Literature then is the true field, I think, of (imaginative, intellectual, social, and creative) adventurous exploration. Consider, for example, hardy George Orwell‘s pioneering tramping adventures, and humble expeditions, amongst the ‘down and outs’ … or tender Ovid‘s audacious, yet amorous, ventures and famed affair with his imperious mistress Corinna … or, indeed, the visionary poets’ oft extravagant flights of fancy – lending mystical or, otherwise, illuminating form then (as, I think, nature does) to the world or worlds within us.

Thus, literature can be a sort of gateway then to other worlds and the otherwise unknown – or, at least, to new experiences and viewpoints. In poems, plays, and stories, these are generally portrayed through the particulars of human experience. Other forms of literature, meanwhile, like, for example, philosophical or psychological literature, tend to treat human experience in more general or abstract terms. Needless to say, though, these distinctions are not absolute or mutually exclusive.

Song image
‘Song’, decoration by William Heath Robinson (1872–1944). Image from ‘The Poems of Edgar Allan Poe’, published by George Bell & Sons (1900)

What then is great literature?

In Literature As Educational Means, Lange, attributes the ‘value or worth’ of an art work, and by extension the value or worth of a piece of literature, to two things: the degree of ‘technical perfection’ with which the artist has expressed his ‘inner vision’ and ‘the degree of significance or truth’ in his interpretation of his subject.

Ernest Raymond, meanwhile, whose book Through Literature to Life largely inspired the literary aspect of our Cupid’s School theme, describes the basis of great literature, or the ‘protoplasm from which great literature is evolved’, as of the cry of the heart or ‘the cry of a great soul’:

Let us be perfectly clear that a work of literature is not an idle tale to entertain and relieve the reader in his lazy hours but, rather, the cry of a great soul at the spectacle of life he sees before him. (And remember, a soul is great exactly in proportion as it sees more than other men.) Why do I call it a “cry”? Because a cry is the expressed reaction of a soul to something external.

He goes on then to distinguish three types of cry, each of which more or less corresponds with the respective genres of tragedy and satire, comedy, and epic:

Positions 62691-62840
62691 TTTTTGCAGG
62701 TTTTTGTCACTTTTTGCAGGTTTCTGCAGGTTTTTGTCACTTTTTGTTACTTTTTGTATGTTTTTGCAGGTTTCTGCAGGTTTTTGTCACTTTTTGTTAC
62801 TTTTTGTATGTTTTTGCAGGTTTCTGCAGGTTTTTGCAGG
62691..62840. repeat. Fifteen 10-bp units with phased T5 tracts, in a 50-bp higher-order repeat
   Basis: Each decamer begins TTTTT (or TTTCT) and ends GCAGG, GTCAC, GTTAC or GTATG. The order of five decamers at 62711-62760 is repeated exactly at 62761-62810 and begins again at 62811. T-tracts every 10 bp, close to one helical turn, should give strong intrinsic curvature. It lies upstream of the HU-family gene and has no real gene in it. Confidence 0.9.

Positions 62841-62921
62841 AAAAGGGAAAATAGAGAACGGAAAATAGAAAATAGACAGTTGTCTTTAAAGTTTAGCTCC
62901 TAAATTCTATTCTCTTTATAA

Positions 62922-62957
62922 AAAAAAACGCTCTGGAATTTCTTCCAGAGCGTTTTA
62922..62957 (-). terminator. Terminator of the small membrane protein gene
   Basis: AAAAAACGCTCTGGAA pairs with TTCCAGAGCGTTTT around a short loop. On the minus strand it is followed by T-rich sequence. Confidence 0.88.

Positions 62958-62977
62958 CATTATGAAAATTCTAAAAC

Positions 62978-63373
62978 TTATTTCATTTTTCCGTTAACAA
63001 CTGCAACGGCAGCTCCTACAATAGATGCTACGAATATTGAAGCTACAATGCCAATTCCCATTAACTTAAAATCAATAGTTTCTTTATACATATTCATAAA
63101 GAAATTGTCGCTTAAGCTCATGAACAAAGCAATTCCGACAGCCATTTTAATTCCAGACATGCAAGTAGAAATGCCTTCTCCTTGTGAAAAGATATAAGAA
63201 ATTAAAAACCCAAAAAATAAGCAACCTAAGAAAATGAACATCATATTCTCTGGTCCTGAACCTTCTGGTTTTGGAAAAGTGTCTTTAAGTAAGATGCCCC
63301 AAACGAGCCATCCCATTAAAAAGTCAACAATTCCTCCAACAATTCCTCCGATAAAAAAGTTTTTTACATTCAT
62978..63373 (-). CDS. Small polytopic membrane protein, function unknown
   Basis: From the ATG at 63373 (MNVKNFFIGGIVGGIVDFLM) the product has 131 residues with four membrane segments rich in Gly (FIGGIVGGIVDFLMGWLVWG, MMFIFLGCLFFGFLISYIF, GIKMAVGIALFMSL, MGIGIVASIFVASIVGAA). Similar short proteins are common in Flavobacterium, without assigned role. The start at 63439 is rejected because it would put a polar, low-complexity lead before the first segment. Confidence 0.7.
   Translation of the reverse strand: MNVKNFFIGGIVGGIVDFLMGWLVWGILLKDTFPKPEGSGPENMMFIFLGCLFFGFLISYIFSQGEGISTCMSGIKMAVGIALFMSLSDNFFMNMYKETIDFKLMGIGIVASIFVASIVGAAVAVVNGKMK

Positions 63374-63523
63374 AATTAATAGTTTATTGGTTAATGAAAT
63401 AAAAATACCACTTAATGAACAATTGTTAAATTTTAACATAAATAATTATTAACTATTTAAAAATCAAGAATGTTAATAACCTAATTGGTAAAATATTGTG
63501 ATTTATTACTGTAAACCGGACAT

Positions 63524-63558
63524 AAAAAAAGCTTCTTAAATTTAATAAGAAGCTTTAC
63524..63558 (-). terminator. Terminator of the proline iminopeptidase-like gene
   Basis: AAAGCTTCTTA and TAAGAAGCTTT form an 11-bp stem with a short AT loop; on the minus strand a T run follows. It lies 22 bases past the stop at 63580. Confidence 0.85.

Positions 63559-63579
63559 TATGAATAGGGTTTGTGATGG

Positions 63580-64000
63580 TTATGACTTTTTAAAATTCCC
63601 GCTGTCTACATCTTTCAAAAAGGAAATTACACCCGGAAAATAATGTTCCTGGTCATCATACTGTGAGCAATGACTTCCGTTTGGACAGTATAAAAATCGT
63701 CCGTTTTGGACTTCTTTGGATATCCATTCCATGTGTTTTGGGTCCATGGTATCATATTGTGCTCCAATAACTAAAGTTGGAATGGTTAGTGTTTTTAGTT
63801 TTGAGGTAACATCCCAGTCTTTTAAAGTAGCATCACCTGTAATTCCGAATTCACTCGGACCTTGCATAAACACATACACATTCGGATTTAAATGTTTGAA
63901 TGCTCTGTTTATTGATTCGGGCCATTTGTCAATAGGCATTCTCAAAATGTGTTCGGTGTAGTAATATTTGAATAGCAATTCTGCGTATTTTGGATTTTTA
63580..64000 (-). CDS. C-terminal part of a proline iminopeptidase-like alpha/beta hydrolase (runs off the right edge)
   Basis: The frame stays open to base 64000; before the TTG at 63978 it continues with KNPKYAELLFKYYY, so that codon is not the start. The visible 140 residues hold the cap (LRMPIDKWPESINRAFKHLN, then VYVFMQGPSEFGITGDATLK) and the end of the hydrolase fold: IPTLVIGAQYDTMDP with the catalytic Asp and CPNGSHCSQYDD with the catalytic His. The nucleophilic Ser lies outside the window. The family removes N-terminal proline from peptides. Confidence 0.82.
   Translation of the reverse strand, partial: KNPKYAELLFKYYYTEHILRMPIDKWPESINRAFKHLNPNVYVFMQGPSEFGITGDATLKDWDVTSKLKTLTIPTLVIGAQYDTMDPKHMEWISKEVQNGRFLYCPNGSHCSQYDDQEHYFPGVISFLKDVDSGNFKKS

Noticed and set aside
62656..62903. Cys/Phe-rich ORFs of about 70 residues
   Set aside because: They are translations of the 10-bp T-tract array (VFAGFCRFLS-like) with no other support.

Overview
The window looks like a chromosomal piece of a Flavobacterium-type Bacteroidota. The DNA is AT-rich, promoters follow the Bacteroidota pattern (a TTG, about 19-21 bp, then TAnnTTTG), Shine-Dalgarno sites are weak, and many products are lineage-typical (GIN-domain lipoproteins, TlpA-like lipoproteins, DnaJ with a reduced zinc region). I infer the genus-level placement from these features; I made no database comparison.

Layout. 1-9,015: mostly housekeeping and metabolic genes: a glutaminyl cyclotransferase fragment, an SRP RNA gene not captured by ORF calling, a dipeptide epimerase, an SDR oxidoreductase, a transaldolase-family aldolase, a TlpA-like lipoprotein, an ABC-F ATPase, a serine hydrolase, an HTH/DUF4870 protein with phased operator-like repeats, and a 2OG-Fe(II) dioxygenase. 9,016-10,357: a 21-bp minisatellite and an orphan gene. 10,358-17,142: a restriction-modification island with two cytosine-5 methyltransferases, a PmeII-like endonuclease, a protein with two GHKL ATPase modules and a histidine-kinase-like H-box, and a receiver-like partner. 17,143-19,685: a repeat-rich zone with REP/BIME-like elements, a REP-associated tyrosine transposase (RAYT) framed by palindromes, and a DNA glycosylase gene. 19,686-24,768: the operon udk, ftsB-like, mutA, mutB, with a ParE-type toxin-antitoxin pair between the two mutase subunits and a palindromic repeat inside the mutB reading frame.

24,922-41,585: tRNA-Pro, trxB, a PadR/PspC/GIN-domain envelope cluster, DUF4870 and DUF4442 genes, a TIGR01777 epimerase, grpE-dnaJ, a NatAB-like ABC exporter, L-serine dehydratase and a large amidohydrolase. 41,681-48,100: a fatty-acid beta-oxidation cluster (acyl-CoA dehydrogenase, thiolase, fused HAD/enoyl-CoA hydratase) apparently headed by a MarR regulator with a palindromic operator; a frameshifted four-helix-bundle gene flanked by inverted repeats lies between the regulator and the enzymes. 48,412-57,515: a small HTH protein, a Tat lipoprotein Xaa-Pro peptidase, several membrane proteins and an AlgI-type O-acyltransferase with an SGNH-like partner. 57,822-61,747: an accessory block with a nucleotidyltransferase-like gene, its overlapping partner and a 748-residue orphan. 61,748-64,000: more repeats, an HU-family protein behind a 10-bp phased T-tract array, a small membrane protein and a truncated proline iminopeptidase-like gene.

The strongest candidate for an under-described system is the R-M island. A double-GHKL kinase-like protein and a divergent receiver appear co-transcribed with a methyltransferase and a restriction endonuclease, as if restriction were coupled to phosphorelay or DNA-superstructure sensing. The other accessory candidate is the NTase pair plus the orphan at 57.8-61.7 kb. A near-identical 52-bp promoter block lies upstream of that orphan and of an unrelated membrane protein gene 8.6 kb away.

Roughly, there are three cries: a moan, the cry of pain [tragedy and satire]; a laugh, the cry of amusement [comedy]; and a cheer, the cry of excited approval [epic]. So a cry may be called literature in its infancy; I like to call it the protoplasm from which great literature is evolved.

The greatest literature then, say Raymond, combines all three of these cries:

It is my conviction that, as the greatest literary artists must be the best balanced, so all these three cries – the moan, the laugh, and the cheer – must sound in their work; and that we, if we would draw from literature a complete, full life, must taste all three fountains in them, and coming to the lesser men, correct the bitter taste of one with the sweet taste of another, and after a draught of the morbid vintage of a Strindberg, seek the invigorating tonic of a Browning. Life is, I believe, almost equally a matter for tears and laughter and applause; which is to say, in school-girl’s tongue, that it is too perfectly thrilling for anything.

Needless to say, though, the mere inclusion of these three cries won’t make a literary work great.

So, what then makes a literary work great?

The poetic principle image
‘The Poetic Principle’, decoration by William Heath Robinson (1872–1944). Image from ‘The Poems of Edgar Allan Poe’, published by George Bell & Sons (1900)

The mark of great literature

Raymond says, and I agree with him, that it’s a literary work’s capacity to move us and awaken or enlarge our latent, or ordinarily repressed, capacity to consciously feel:

I suppose that if there is any one question by which we can test the greatness of a piece of literature it is this: “Has it made us feel more deeply about something which disturbed us but little before?” Every novel, drama or poem must submit itself to this trial if it claims admission into the ranks of “great” literature.

Likewise then, in his distinguished essay The Defence of Poetry, Sir Philip Sidney asserts that ‘moving is of a higher degree than teaching’. Raymond, meanwhile, defines great literature simply as ‘great emotion couched in great words’.

What’s more, Raymond also correlates the greatness of a work of literature with the relative capacity of the mind that conceived it: